Do I think they made it because they play all the formats regularly? No, because they don’t.
They made it because they have a better approach to the game and because they are all able to play limited at a proficient level.
How did I figure this out? I watched most of the games and I saw a lot of flaws in how to approach the game by different players in different formats. In Standard every deck has its own gameplan and you do not have a lot of room to fool around. In Modern you have to try to be as fast as possible as the gameplans are very powerful and you can’t keep hands that do not win within the first few turns. In Legacy there is a lot of gameplay, lot of interaction, and way more room to mess up with things like 《Brainstorm》 but there is also a lot of ways to defend yourself thanks to 《Force of Will》 and 《Daze》. This is just a very short description of the formats and how I would summarize them in one sentence.
Not everybody is able to play all formats and know their decks, but you have to try to understand how your deck works and which hands you have to mulligan. A lot of players failed to do so at this tournament. On the other hand it was a true delight to see how good a “real” legacy player can play with their weapon of choice. One guy played Miracles at a lightning fast pace and without making any mistakes. One played his pet modern deck Death’s Shadow Aggro to perfection and even updated his list for this small event and in Standard the hardcore grinders grinded their way to perfection.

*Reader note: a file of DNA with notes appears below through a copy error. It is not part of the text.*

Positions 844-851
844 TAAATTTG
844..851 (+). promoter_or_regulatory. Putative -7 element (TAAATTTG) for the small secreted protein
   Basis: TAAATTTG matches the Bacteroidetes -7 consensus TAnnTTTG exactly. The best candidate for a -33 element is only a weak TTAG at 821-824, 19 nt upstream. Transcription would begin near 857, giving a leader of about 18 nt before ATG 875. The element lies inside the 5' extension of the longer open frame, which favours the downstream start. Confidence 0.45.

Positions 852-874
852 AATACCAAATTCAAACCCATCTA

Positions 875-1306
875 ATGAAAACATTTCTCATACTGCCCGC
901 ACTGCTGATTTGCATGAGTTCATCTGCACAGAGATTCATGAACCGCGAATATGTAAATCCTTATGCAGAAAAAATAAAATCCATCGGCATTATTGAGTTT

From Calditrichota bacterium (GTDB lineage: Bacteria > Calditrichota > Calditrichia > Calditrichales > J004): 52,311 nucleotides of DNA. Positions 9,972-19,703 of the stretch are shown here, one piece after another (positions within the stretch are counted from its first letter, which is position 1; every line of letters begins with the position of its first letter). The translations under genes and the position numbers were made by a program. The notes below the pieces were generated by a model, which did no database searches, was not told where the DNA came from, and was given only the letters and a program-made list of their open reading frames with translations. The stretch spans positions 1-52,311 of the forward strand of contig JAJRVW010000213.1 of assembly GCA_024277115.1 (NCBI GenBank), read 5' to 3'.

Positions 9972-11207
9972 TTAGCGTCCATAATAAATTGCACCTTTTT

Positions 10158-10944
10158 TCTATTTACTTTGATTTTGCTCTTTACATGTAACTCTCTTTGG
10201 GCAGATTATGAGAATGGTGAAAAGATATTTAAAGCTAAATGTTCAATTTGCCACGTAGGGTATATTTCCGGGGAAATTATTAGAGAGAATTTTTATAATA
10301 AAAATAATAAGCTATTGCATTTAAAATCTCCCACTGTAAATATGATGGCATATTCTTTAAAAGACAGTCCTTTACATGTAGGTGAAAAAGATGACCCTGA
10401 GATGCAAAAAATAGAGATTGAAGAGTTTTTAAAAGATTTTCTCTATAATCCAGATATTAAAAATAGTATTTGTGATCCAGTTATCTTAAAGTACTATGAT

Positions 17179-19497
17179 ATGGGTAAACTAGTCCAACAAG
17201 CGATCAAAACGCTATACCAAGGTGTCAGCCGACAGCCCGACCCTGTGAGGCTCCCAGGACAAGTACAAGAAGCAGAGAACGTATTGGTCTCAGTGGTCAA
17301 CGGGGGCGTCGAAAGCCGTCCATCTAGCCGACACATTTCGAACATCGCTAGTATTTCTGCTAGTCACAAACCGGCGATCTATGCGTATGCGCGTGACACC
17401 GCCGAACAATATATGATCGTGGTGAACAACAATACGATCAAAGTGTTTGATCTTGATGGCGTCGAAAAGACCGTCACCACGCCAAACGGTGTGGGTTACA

And then there was Limited. I have played this format a lot and I also really like it a lot. I also think that I understood this format from the very first minute and I managed to do a good job at all the limited events I have played. Watching this tournament made me realize how important it is to understand limited to become a great Magic player. All the small things about card evaluation, pick-order, which cards work well together and being able to tell how a game should play out. Most of the draft decks looked really bad, even though the card quality was rather high. In this format synergy matters a lot and that was totally lacking. Four people understood how the format works and all of them succeeded in the limited portions and eventually ended up in the top 4, mainly due to this.
This phenomenon is also visible at a lot of Pro Tours when people go 9-1 in constructed and yet fail to find themselves in the Top8. I know that sometimes you just have a bad draft deck or draw horrible, but in general a constructed run like that should put you into the Top8. I am saying this because I was in the exact same position some years ago and I am still sad about it, but I just was not good enough at drafting but I’ve paid my dues. It is very rare that you actually got the broken deck of the format at a Pro Tour, but when you have your Cawblade you better be able to play limited as well. Same was true at the WMC where all players qualified through constructed events but had to play limited as well.
I am not saying that you can’t find success in Magic if you are not a good limited player, but it will certainly help you and if you want to win at a multiformat event you need it. If you are only interested in Legacy or Modern this might not be the most helpful advice, but if you are trying to get on the Pro Tour you should play more limited and improve as best you can. (And I still hope that they bring back Nationals as it was always the most exciting tournament of the year 😉
That’s it for today, I hope I was able to give you some insight and some motivation to up your game. I wish you happy holidays and you will hear from me again after the new year, with my thoughts on Aether Revolt.
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A powerhouse player who was the Champion of GP Utrecht 2014 with Mono-Blue Devotion and another 4 GP Top 8’s to his name and countless Pro Tour appearances. Always on the forefront of reading the Standard metagame of any given season, he continues to travel and find success at events all over the world.
- Mardu Aggro In Standard
- Jeremy Dezani